America's Youth 'Dependency Dilemma' Is A Political Problem, Not Just A Family One
“Researchers at UCLA are studying the habits of middle-class families,” reports the Wall Street Journal today, “asking intriguing questions like why are American kids so helpless and dependent?”
The story, “A Field Guide to the Middle-Class U.S. Family," reports on the work of anthropologist Elinor Ochs and her colleagues at the University of California, Los Angeles, who have studied family life as far away as Samoa and the Peruvian Amazon region, but more recently have been studying the American middle class and asking questions like this one: Why do American children depend on their parents to do things for them that they are capable of doing for themselves?
Among the findings: The families had very a child-centered focus, which may help explain the "dependency dilemma" seen among American middle-class families, says Dr. Ochs. Parents intend to develop their children's independence, yet raise them to be relatively dependent, even when the kids have the skills to act on their own, she says. How kids develop moral responsibility is an area of focus for the researchers. Dr. Ochs, who began her career in far-off regions of the world studying the concept of "baby talk," noticed that American children seemed relatively helpless compared with those in other cultures she and colleagues had observed.
In those cultures, young children were expected to contribute substantially to the community, says Dr. Ochs. Children in Samoa serve food to their elders, waiting patiently in front of them before they eat, as shown in one video snippet. Another video clip shows a girl around 5 years of age in Peru's Amazon region climbing a tall tree to harvest papaya, and helping haul logs thicker than her leg to stoke a fire.
By contrast, the U.S. videos showed Los Angeles parents focusing more on the children, using simplified talk with them, doing most of the housework and intervening quickly when the kids had trouble completing a task. In 22 of 30 families, children frequently ignored or resisted appeals to help, according to a study published in the journal Ethos in 2009. In the remaining eight families, the children weren't asked to do much. It isn't that the kids were unable to do the tasks or that their parents didn't express a need for help, say the researchers. Rather, the studied children didn't seem to view it as their routine responsibility to contribute, the researchers say.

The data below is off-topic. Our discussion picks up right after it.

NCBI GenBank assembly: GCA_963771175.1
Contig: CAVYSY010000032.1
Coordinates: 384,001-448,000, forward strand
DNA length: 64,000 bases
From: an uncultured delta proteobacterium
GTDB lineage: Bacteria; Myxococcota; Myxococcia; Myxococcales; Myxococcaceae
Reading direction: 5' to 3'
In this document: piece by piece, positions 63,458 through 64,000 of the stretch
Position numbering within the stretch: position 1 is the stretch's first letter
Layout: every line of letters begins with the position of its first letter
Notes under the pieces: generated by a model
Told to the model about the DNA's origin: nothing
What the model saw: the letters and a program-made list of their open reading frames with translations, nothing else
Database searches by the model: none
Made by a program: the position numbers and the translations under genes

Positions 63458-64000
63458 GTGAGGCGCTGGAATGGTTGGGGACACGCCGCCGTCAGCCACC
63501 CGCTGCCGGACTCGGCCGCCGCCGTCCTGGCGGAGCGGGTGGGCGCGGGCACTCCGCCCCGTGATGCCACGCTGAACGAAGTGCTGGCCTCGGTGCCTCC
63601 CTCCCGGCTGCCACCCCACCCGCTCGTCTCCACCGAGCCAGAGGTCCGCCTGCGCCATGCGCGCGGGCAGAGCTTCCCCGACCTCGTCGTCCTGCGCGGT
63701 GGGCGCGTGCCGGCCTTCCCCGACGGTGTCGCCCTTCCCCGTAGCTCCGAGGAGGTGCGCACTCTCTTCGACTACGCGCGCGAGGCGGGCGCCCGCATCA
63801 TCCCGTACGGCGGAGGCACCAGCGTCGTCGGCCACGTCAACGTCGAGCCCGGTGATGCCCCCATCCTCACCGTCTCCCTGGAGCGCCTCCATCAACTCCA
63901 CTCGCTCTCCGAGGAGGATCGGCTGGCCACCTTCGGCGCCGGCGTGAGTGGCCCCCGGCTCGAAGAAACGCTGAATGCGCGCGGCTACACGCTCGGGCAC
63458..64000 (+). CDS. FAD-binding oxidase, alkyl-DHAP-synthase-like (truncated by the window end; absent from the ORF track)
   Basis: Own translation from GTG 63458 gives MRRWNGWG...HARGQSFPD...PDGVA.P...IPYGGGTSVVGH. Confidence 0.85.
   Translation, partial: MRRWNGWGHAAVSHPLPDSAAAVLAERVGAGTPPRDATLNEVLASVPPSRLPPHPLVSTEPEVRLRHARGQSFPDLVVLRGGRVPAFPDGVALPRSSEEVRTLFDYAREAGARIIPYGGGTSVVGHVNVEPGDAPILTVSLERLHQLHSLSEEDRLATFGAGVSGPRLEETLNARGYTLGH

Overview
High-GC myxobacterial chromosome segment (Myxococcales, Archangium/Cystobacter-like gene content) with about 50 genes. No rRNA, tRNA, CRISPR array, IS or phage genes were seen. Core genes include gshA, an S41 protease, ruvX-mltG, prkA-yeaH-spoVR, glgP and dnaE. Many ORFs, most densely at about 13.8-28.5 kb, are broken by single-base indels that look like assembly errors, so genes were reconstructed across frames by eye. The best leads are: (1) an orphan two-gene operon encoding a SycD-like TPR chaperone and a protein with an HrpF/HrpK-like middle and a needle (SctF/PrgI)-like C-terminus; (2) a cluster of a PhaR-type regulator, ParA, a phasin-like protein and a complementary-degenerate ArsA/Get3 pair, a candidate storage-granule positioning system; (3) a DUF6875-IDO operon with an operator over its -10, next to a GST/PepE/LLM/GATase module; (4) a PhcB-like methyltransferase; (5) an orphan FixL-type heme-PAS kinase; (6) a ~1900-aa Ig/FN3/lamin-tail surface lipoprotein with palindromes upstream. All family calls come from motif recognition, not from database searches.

Reading through the story, you may recognize these children. Or, rather, you may recognize their self-centered attitudes, their laziness and their insistence that others take care of them in others around you.
You have seen it from people at your local Occupy encampment, sitting in a tent, demanding the “1 percent” give them what they want, refusing to take responsibility for their own lives.
You have seen it from people who stupidly wracked up six-figure student loan debts for degrees that are near-worthless in the job market, and now want government to forgive their loans.
You have seen it recently on the national news, when a 30-year-old law student at a school whose graduates make, on average, $160,000 a year in their first job after law school, demanded Congress make someone else pay for her birth control.
You are seeing it now from the Democratic Party, which once was lead by a President who said, “Ask not what your country can do for you, Ask what you can do for your country,” but which now is lead by a President who talks endlessly about making others pay more in order to fund more bailouts and subsidies for his constituent groups and favored supporters.
The “dependency dilemma” is not just a middle-class American family problem. It's America's political problem, too.
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